Well over 350 family members, fellow Soldiers and community members were in attendance as a number of speakers spoke about Butler's short life and the contributions and positive impact he made in his community.
Maj. Gen. Gill Beck, the commanding general of the 81st Regional Support Command, talked about the strength that comes from strong family and community. "This is a reminder and in many ways it's a celebration of the strength of our Army," he said. "Even when we have a Soldier that we lose, we can draw strength from that particular incident. We don't grow weaker but we grow stronger."
Beck encouraged the audience to use Sgt. Butler's story as encouragement as the need arises. "One of the things that we can do with regards to this memorialization; we can use this as an opportunity to gain strength for the future, so that when Soldiers come into this building they can be inspired by Sgt. Butler's example. They can know that what they are doing makes a difference, what they are doing matters."
Congressman Mike McIntyre of North Carolina's 7th District read a congressional proclamation and then presented it to Butler's widow, Holly, along with a commemorative congressional coin.
"A memorial such as this does several things," said Maj. Gen. Greg Lusk, Adjutant General for the North Carolina National Guard. "We pay tribute to a very deserving individual, one that gave the ultimate sacrifice, but in so doing we also pay tribute and recognition to so many others who unfortunately have given the ultimate sacrifice. More importantly to me, we set into place an opportunity that allows us and the future generations to reflect back on what it means to serve. They did not set out to be heroes that day."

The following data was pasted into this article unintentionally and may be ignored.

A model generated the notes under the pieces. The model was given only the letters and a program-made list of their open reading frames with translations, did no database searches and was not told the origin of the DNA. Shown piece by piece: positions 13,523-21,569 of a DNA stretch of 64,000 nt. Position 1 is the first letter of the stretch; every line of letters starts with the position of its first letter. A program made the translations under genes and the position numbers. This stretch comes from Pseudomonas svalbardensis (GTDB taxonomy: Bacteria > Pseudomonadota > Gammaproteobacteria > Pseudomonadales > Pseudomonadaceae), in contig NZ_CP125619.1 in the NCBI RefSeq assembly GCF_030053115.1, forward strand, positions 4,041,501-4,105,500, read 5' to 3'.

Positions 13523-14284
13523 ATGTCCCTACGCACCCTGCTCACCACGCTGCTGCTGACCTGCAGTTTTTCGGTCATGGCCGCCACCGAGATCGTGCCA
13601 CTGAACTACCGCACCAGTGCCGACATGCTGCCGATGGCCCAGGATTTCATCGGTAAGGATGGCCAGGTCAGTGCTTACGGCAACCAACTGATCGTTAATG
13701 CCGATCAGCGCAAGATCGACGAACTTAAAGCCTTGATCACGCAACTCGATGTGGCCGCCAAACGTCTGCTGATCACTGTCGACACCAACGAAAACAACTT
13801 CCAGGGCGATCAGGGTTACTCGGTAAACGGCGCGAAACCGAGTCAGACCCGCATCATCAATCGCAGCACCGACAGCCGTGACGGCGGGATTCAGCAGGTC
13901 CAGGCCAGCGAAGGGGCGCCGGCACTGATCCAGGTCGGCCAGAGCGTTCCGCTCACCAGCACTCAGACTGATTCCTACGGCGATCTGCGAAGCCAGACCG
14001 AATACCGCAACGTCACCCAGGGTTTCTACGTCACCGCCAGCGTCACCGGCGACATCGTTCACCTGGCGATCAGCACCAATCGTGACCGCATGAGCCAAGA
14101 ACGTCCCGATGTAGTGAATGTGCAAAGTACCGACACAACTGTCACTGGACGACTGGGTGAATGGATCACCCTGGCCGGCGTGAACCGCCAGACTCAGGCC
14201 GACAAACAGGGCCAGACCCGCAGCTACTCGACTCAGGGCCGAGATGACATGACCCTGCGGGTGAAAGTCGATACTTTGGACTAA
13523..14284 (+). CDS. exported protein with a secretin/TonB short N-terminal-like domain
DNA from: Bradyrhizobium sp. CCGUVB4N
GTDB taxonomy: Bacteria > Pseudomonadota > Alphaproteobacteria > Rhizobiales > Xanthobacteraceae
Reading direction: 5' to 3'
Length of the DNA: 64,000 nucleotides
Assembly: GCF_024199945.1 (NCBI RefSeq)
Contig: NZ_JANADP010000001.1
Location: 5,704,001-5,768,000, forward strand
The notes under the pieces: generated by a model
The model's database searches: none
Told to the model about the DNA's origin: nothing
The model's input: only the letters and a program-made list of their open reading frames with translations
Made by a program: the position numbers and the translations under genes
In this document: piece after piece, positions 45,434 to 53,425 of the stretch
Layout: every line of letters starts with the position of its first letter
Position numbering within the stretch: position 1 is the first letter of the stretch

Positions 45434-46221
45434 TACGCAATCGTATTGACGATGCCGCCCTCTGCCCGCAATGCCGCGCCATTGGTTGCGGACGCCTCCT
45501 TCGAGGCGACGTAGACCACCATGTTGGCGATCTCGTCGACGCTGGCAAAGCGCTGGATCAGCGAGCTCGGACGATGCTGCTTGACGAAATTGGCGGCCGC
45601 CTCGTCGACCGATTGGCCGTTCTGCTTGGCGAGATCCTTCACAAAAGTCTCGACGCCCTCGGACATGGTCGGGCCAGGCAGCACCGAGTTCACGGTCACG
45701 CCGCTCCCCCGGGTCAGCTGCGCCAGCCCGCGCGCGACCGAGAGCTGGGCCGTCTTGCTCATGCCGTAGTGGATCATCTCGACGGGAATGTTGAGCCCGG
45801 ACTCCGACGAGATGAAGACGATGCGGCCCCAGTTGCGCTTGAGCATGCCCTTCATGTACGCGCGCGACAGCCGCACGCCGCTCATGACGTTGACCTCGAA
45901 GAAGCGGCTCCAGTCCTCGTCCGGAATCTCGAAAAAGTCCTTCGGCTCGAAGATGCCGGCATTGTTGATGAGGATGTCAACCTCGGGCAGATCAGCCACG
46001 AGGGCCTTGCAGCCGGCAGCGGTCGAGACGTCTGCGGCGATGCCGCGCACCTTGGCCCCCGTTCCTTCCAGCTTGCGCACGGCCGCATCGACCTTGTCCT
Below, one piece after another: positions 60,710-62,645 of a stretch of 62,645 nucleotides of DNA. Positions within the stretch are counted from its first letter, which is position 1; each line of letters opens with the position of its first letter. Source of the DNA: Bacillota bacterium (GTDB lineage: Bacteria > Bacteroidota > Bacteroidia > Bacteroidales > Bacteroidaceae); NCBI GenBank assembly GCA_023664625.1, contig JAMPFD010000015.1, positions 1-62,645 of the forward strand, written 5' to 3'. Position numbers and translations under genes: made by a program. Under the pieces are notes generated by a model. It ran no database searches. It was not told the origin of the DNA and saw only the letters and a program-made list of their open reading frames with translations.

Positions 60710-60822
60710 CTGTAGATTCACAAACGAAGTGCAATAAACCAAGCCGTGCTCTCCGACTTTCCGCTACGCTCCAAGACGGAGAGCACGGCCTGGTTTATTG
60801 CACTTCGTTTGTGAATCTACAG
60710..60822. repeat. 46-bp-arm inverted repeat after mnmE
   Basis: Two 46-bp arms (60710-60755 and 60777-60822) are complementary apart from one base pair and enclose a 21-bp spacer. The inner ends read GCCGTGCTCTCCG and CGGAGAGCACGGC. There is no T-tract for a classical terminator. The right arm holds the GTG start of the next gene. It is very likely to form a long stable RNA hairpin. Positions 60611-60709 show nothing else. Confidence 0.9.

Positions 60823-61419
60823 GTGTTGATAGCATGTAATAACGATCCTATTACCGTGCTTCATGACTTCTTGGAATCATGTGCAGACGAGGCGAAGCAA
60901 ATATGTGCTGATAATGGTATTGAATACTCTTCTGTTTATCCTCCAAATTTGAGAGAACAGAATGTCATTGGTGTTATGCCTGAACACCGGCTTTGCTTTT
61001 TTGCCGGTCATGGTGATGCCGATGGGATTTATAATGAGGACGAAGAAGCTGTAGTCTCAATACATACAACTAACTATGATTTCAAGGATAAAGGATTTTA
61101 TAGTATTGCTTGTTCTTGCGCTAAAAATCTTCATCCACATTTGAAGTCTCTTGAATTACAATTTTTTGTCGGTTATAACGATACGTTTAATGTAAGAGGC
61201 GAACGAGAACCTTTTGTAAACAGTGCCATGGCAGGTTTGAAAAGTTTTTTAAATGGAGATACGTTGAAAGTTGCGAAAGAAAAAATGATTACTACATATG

Numerous others in T.J.'s life, fellow Soldiers, teachers, coaches and church friends, all spoke along the same theme; he was a great friend, a highly contributing member to his family, community and country who made a positive impact on everyone he met.
His squad leader, Staff Sgt. Ty Braxton said, "I don't know if he knew this, but as his squad leader, I saw that he made everyone around him better."
His team leader, Sgt. Kyle Snyder said, "T.J. never came across anybody he didn't like. He touched everybody in one way or another."
He had even met his wife volunteering at a homeless shelter, according to Mr. Bill Harris who is the coordinator of a downtown ministry that helps needy people in Wilmington. Harris said that people at the ministry also know T.J.'s legacy of service.
When T.J.'s mother, Leslie Butler, stood to speak, she thanked her new Army family and said, "We all came here for the same reason, to gather more memories of T.J. and when I see you I see him. I see T.J. in every one of your faces."
"He was family to everyone at the 514th, just as he was to us," said Robin van Houten, T.J.'s aunt. "He was a hero. My T-man was a hero to everyone in the United States, not just here in Wilmington."
The Wilmington facility is home to Army Reserve Soldiers and Navy Reserve Sailors who will all know of a young man's sacrifice.
"It kind of makes them timeless," Lusk added. "It freezes them in time. That picture of Thomas Butler here in this facility, it will be the face that it was last year, and it will be that way for many decades."
"It's just surreal to know that other people will be saying my son's name," Leslie said. "It's just an honor."
Whenever anyone working at the center answers their phone, they will say the new name of the building and that remembrance is all Leslie says she can ask for. "Say my baby's name." She feels that whenever her son's name is spoken, he will not really be gone.